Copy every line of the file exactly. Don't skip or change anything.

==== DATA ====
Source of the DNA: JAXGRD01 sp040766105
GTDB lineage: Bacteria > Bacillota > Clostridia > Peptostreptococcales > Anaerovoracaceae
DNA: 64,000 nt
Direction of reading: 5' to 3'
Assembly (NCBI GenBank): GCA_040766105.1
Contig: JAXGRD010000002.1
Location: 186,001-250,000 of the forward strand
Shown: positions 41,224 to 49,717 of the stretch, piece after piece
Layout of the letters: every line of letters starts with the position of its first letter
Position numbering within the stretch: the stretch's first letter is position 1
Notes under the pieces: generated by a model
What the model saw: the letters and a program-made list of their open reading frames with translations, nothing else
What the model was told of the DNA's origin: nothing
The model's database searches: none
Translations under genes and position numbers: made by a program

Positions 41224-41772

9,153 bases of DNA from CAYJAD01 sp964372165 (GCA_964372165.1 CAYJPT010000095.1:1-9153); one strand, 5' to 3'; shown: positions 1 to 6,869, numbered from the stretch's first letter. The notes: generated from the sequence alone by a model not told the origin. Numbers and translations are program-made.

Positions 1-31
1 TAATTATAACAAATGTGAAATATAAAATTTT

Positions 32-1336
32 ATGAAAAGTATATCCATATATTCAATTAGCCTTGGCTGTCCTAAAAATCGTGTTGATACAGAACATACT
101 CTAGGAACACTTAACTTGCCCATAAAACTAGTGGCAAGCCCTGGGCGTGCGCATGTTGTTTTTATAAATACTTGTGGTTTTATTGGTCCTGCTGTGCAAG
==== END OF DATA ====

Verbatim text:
Source of the DNA: JAXGRD01 sp040766105
GTDB lineage: Bacteria > Bacillota > Clostridia > Peptostreptococcales > Anaerovoracaceae
DNA: 64,000 nt
Direction of reading: 5' to 3'
Assembly (NCBI GenBank): GCA_040766105.1
Contig: JAXGRD010000002.1
Location: 186,001-250,000 of the forward strand
Shown: positions 41,224 to 49,717 of the stretch, piece after piece
Layout of the letters: every line of letters starts with the position of its first letter
Position numbering within the stretch: the stretch's first letter is position 1
Notes under the pieces: generated by a model
What the model saw: the letters and a program-made list of their open reading frames with translations, nothing else
What the model was told of the DNA's origin: nothing
The model's database searches: none
Translations under genes and position numbers: made by a program

Positions 41224-41772

9,153 bases of DNA from CAYJAD01 sp964372165 (GCA_964372165.1 CAYJPT010000095.1:1-9153); one strand, 5' to 3'; shown: positions 1 to 6,869, numbered from the stretch's first letter. The notes: generated from the sequence alone by a model not told the origin. Numbers and translations are program-made.

Positions 1-31
1 TAATTATAACAAATGTGAAATATAAAATTTT

Positions 32-1336
32 ATGAAAAGTATATCCATATATTCAATTAGCCTTGGCTGTCCTAAAAATCGTGTTGATACAGAACATACT
101 CTAGGAACACTTAACTTGCCCATAAAACTAGTGGCAAGCCCTGGGCGTGCGCATGTTGTTTTTATAAATACTTGTGGTTTTATTGGTCCTGCTGTGCAAG